Sydney Man Speaks Out First Time After Horror Fatal Crash
Bronko Hoang was the only surviving victim of a horror crash caused by a drunk driver that killed his pregnant wife Katherine, the couple’s unborn twins and his sister.
Richard Moananu, 29, was allegedly four times over the legal alcohol limit when he smashed into the Hoang’s car in Orchard Hills in Sydney on September 28.
As Mr Hoang attempts to recover from his own injuries he also has to come to terms with the utter devastation left behind following the car accident.
Katherine Hoang, 23, who was pregnant with twins, and her husband Bronco Hoang, 25, were taking his little sister Anh, 17, for a test drive, when they were involved in a deadly car crash. | via @tendailyau #TenNews https://t.co/T96kN3I8EO— 10 News First (@10NewsFirst) October 1, 2018
Devastated Newlywed Speaks Out For First Time Since Drunk Driver Killed His Pregnant Wife And Unborn Twins
He has since spoken out for the first time, calling for harsher punishment for those who kill unborn children and calling for the act to be made a criminal offence.
Moananu is currently facing 10 charges for the crash but none of these include the deaths of Mr and Ms Hoang’s unborn twins.
The current laws in NSW state that the loss of unborn babies come under an ‘injury’ to the mother rather than a death of their own accord.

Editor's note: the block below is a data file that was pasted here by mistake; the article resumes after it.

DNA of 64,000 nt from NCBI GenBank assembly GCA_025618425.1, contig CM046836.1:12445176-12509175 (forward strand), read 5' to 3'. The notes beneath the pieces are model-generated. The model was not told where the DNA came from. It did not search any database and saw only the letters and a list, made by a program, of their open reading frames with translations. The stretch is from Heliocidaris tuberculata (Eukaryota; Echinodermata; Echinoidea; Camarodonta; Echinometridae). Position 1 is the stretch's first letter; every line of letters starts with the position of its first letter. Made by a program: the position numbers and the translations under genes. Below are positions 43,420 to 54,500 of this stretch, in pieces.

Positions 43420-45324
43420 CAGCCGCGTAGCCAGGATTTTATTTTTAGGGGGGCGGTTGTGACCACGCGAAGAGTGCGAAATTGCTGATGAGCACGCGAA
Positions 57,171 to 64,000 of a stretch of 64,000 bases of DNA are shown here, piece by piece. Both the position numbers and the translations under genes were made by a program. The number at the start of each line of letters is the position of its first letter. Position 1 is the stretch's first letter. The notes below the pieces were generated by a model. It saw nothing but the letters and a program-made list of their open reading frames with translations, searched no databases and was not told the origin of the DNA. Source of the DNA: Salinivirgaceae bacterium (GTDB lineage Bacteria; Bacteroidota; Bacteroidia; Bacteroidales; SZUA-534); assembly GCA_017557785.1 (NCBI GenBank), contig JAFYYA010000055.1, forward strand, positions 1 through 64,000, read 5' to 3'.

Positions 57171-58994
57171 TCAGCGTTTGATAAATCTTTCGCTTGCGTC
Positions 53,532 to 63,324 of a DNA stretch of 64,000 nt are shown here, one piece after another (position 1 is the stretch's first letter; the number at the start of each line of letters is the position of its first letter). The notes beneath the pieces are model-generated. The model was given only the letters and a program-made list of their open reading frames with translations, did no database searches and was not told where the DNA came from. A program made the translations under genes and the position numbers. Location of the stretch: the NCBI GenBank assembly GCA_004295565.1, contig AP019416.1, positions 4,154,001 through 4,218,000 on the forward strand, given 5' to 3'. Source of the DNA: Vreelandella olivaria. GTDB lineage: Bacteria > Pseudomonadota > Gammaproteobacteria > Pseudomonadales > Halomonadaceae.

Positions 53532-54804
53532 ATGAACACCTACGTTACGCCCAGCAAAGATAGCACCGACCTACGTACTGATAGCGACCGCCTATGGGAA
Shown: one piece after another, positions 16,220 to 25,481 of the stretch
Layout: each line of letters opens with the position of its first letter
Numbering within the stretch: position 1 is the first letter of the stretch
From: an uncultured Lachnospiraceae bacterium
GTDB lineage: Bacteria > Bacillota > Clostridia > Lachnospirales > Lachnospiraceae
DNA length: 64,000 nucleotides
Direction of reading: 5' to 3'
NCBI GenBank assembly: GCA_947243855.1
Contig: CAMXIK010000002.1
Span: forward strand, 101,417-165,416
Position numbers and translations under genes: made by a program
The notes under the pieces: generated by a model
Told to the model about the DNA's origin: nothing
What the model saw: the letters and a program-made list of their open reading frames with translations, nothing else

Mr Hoang has since spoken out saying that it is an “insult” that his babies have not been recognised by law.
“The driver of the other vehicle may indeed face manslaughter charges for the two adult deaths - but how can grievous bodily harm charges for the loss of my twins be explained as an injury to my wife,” he said.
“I attended funerals to bury four people, not two. I did not bury my wife and two injuries, I buried my wife and my unborn twin sons.”
Ms Hoang was 38 weeks pregnant when Moananu’s car collided with theirs and was only newly married to Mr Hoang.
Mr Hoang suffered a number of injuries after the crash, including broken ribs, a smashed leg and a fractured cheekbone and was left in a coma.
When he awoke, doctors had to tell Mr Hoang that his wife, babies and relative didn’t make it. He was left so distressed that he had to be sedated.
Mr Hoang still has months of rehabilitation to go before he is able to go home.
Moananu, a father of four, is yet to enter a plea but he has been refused bail and remanded in custody.
Police told Penrith Local Court in October that they were attempting to test whether either of the unborn twins drew breath after the crash, as this would allow them to lay further charges against the alleged killer.
If police can prove either of the twins took breath before they died, they will lay further manslaughter charges against Moananu.
NSW Premier Gladys Berejiklian has since pledged to introduce laws recognising the death of an unborn child is her government is re-elected.